Caroline Creaby

Deputy Headteacher, Sandringham School

Dr Ruth Dann

Lecturer in Curriculum, Pedagogy and Assessment, University College London, Institute of Education


Leading research engagement in education – a practical guide to changing practice in your school

Are you persuaded by the merits of evidence informed practice but don’t know where to start? This session will provide delegates with a really useful guide to making the first steps toward sustainable evidence informed practice in their schools. The session leaders will take delegates through the recommendations from recently published guidance written by teachers and researchers. Delegates will leave with a copy of the guidance and a clearer understanding of realistic expectations, how to prepare, practical approaches to leadership and an array of sources of support.


Dr Caroline Creaby is a Deputy Headteacher and Research School Director at Sandringham School, an outstanding comprehensive secondary school in Hertfordshire. Caroline has worked in schools for twelve years teaching economics and business and leading on areas including the curriculum, sixth form, CPD and teaching and learning. Since 2013, Caroline has led on her school’s engagement with research which has included working with the Institute for Effective Education leading Evidence for the Frontline, a national service connecting teachers and researchers. From September 2017, Sandringham School will join the Research Schools Network leading evidence engagement in the south east region.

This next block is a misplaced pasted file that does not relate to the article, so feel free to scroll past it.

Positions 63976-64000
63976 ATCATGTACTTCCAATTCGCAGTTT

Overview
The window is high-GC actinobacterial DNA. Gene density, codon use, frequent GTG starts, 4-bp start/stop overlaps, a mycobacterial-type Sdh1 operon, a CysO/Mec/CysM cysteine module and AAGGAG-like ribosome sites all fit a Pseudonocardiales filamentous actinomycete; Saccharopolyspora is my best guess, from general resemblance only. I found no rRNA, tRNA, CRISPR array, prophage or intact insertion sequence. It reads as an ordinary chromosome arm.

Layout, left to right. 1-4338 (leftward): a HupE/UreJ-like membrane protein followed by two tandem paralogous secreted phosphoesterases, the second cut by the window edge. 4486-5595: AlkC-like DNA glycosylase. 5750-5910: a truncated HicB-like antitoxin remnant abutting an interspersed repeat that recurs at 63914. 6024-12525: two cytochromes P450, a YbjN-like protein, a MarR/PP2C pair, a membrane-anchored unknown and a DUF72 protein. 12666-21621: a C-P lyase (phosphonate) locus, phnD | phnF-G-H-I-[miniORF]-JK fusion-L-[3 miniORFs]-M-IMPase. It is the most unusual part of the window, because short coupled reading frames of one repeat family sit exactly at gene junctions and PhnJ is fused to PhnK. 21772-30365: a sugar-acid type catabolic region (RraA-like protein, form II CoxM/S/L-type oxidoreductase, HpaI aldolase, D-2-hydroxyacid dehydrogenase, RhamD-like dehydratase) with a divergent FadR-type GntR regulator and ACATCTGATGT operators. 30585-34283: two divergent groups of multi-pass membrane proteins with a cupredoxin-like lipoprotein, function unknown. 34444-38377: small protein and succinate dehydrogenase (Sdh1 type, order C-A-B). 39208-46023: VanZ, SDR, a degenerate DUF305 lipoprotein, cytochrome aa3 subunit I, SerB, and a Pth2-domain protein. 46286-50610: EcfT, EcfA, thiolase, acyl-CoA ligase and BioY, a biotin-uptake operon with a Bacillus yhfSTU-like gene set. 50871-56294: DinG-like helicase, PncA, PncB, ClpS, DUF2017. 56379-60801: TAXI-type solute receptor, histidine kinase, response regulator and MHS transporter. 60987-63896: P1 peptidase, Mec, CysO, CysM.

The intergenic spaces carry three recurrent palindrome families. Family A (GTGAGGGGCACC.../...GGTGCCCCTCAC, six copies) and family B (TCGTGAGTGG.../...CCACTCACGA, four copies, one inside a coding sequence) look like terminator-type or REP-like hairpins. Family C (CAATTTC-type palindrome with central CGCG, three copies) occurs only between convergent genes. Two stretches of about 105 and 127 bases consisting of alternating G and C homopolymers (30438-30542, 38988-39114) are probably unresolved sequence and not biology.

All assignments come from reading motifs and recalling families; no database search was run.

Dr Ruth Dann completed a PhD at Southampton University, taught in primary education and lectured at Keele University and Manchester Metropolitan University before coming to University College London, Institute of Education. She is in the Department of Curriculum, Pedagogy and Assessment. Her current teaching and research interests relate to formative assessment, particularly pupils’ own role in and understanding of assessment. Additionally, she has research interests into the ways in which looked-after and adopted children can be better supported in the primary classroom. She was recently currently co-investigator on a funded research project with Keele University, on Raising Achievement in Key Stage one in Stoke-on-Trent. She is chair of governors of a primary school which is Ofsted rated outstanding. She is an editorial board member of the international journal Education 3-13 and she has peer reviewed for a number of journals.